beauty

The secret of thick hair is that everyone is faking it

Image: Emma Stone in May, vs Emma Stone in July, via Getty

Recently, I went out (haha). Standing in line ahead of me was a girl scratching her scalp’s lower right side, pinching what could’ve been a dense clump of dandruff with her thumb and index finger (hey, we’ve all been there).

Then, with unprecedented levels of precision and accuracy – clearly she’d done this before – my new mate drew a medium-sized tape weft of fake hair from the base of her blow-dry and gingerly discarded it in an ‘Oh-Wut-I’m-Just-Dusting-The-Side-Of-My-Leg’ manoeuvre.

This is why we can’t have nice things.

As far as beauty treatment prejudices go, the humble weave sits somewhere on the streaky-self-tan/ mink-lash-mishap spectrum. Yeah, everyone from Brynne Edelsten to Beyoncé enlists extensions to fill out their hair... In fact,  almost every woman you see on TV has tape-in hair, as much for volume as for length. But somewhere along the line, synthetic wraps got a bad rap.

Having enjoyed a four-year (on-again, off-again) flirtation with these bad boys, I think its safe to say I’m well versed on all things weave. So, if you’re thinking of extending, here are the mane things you need to know. (Sorry...)

Which hair extensions should I get?

With more choices available than than in the nut aisle of a supermarket, picking the right extensions can be confusing. Clip-ins are a great place to start: relatively non-committal, easy to acquire and ideal for nights when you want to get your Lara Bingle Lob on. You can get clip-ins for between $100 and $300 - ask your hairdresser to hook you up. Your hairdresser can cut you clip-ins to work with the style you already have, and teach you exactly how to put them in.

For a more permanent fix, either opt for a weave (rows of hair are literally sewn into horizontal braids across your scalp) or tapes (the hairdresser applies two adhesive extensions over small partitions of your hair). Because weaves are cheaper, you’ll pay less for substantially more hair, but tapes mix in more subtly and have more breadth for styling. Personally, I prefer tapes.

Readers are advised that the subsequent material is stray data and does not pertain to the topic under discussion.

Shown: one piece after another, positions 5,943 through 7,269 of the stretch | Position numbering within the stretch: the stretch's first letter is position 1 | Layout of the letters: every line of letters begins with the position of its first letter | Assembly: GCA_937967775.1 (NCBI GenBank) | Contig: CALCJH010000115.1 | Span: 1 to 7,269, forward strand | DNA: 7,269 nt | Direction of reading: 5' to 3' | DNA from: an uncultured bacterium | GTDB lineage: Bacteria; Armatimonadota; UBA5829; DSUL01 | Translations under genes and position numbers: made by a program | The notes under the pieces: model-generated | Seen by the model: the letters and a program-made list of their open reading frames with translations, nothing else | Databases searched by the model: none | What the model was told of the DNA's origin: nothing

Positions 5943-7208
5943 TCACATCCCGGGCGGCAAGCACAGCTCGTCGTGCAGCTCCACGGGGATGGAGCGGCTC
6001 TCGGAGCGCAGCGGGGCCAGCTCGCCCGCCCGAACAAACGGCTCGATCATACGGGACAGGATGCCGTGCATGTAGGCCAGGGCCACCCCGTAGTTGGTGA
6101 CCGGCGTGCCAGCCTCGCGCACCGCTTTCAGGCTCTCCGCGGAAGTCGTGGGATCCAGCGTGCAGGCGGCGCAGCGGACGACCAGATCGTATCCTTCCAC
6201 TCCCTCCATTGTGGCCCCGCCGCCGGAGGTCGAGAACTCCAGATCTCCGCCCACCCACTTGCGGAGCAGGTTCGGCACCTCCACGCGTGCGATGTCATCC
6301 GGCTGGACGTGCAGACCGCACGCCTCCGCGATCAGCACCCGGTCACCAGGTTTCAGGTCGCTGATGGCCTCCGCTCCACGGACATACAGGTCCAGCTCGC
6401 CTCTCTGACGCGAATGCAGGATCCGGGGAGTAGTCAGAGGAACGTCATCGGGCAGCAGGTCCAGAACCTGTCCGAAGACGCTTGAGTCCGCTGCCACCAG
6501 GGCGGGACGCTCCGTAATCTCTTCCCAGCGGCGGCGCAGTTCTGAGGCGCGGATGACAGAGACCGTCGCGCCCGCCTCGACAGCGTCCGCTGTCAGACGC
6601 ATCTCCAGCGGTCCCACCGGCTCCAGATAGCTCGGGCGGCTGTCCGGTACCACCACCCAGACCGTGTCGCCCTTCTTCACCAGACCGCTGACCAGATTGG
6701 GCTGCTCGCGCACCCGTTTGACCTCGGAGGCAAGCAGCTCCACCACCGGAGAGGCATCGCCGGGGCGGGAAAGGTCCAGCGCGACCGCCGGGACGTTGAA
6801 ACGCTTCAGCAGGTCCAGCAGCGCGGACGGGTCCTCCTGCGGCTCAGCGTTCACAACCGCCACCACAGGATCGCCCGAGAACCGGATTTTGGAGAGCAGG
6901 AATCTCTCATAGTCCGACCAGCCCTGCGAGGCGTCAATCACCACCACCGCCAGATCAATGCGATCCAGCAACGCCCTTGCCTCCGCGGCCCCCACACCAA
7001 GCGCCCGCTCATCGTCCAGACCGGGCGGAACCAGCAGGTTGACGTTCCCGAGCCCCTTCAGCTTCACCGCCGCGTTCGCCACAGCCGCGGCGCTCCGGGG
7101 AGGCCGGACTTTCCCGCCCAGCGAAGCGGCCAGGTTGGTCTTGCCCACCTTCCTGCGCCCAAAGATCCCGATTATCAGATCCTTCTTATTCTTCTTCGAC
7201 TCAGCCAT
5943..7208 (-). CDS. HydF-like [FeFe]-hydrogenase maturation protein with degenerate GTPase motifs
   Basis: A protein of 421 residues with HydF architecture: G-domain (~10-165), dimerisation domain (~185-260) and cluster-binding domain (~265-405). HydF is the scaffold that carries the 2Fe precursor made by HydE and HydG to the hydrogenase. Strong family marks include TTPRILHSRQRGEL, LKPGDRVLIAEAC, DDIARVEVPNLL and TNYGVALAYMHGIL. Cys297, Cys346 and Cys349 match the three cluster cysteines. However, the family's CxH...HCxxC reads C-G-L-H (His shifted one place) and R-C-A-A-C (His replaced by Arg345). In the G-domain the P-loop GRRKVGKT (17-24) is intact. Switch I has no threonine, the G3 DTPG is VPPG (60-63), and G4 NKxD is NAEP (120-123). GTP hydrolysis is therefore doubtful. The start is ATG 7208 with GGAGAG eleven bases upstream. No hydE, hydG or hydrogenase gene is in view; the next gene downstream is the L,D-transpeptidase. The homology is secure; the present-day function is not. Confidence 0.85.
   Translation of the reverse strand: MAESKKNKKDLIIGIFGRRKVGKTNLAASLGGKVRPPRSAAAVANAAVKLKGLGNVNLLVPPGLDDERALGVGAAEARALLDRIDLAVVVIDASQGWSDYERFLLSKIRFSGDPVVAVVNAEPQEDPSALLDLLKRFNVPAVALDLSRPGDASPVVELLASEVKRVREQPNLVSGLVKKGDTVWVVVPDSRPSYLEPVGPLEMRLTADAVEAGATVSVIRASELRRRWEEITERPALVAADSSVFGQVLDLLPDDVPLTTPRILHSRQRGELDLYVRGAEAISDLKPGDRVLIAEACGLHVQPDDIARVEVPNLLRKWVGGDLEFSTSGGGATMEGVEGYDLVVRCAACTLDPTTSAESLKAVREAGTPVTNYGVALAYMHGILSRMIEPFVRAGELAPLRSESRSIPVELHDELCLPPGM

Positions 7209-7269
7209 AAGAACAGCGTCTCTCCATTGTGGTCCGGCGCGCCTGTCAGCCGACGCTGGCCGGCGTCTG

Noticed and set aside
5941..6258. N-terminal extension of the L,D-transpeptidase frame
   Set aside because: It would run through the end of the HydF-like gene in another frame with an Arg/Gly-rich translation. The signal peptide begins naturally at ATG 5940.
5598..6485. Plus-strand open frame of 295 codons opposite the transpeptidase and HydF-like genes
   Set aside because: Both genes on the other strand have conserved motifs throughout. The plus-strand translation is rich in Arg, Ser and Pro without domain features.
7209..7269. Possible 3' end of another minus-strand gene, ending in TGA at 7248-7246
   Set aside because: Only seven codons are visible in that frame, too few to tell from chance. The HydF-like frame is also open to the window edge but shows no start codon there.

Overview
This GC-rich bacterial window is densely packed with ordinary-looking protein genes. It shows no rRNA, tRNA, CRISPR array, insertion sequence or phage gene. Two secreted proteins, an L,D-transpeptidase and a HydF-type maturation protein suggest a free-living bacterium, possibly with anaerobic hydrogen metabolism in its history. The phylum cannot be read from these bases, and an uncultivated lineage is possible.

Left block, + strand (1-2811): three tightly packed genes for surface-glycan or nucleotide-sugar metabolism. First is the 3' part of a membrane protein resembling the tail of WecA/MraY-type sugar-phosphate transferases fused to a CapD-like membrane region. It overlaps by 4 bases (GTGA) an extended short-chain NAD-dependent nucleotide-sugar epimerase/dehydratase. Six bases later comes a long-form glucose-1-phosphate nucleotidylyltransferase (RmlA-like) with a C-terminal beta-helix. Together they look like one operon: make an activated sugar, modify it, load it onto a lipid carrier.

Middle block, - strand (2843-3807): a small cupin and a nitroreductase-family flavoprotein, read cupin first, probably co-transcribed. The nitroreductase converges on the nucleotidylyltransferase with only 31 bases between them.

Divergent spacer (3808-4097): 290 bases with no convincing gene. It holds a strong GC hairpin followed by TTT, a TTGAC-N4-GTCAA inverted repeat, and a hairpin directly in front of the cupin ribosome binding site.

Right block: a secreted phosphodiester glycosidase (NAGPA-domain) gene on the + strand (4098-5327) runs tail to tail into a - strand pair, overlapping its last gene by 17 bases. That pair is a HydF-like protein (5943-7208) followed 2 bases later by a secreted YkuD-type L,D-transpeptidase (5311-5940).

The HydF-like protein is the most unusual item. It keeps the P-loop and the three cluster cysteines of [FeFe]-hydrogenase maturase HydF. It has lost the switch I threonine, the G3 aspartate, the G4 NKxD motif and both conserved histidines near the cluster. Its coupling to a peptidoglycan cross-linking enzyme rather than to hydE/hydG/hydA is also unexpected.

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Will extensions damage my hair?

In my experience, no. I have heard horror stories about rogue salons and Skrillex-style situations, but this has never happened to me, or anyone I know.

If you do decide to get rows sewn in, when removed, you might shed piles of hair. Do not be alarmed. This happens because tightly wound plaits stop your hair’s natural shedding process for as long as the weave’s kept in.

Do they hurt?

Sometimes, yes. Terribly. Once, I had a two rows weaved in and, let’s just say the first night I brought those babies home, painkillers were involved. Then, when I failed to get them lifted after the recommended six weeks (because: laziness!), the weave started to pull on my scalp, leaving me with violent headaches.

Was the beauty worth the pain? In short, yes.

How long do they last?

Clip-ins can last years if you only wear them infrequently. Permanent and semi-permanent extensions need to be adjusted every six to eight weeks, unless you’re tapping late-80s mullet vibes. Which is fine, if that’s your thing.

Why should I get them?

If you’re this far into the article, it’s probably because you want them. Extensions, like most beauty applications, are superfluous, but make you feel good anyway.

How much do they cost?

Anywhere between $150-$600. Any more, and you’re getting ripped off.

Can I still wash my hair without going to a salon?

Yes! And because your hair is now longer and thicker, natural oils will spread evenly across more hair, meaning you’ll have to wash it less. Win.

Can I still dye my hair?

Yes, and you can dye extensions too.

Anything else?

Ask the salon to use 'Remy hair'. They’ll know what you’re talking about.

Genevieve Rosen is the Fashion and News Editor of ASOS Australia

Have you ever tried hair extensions?

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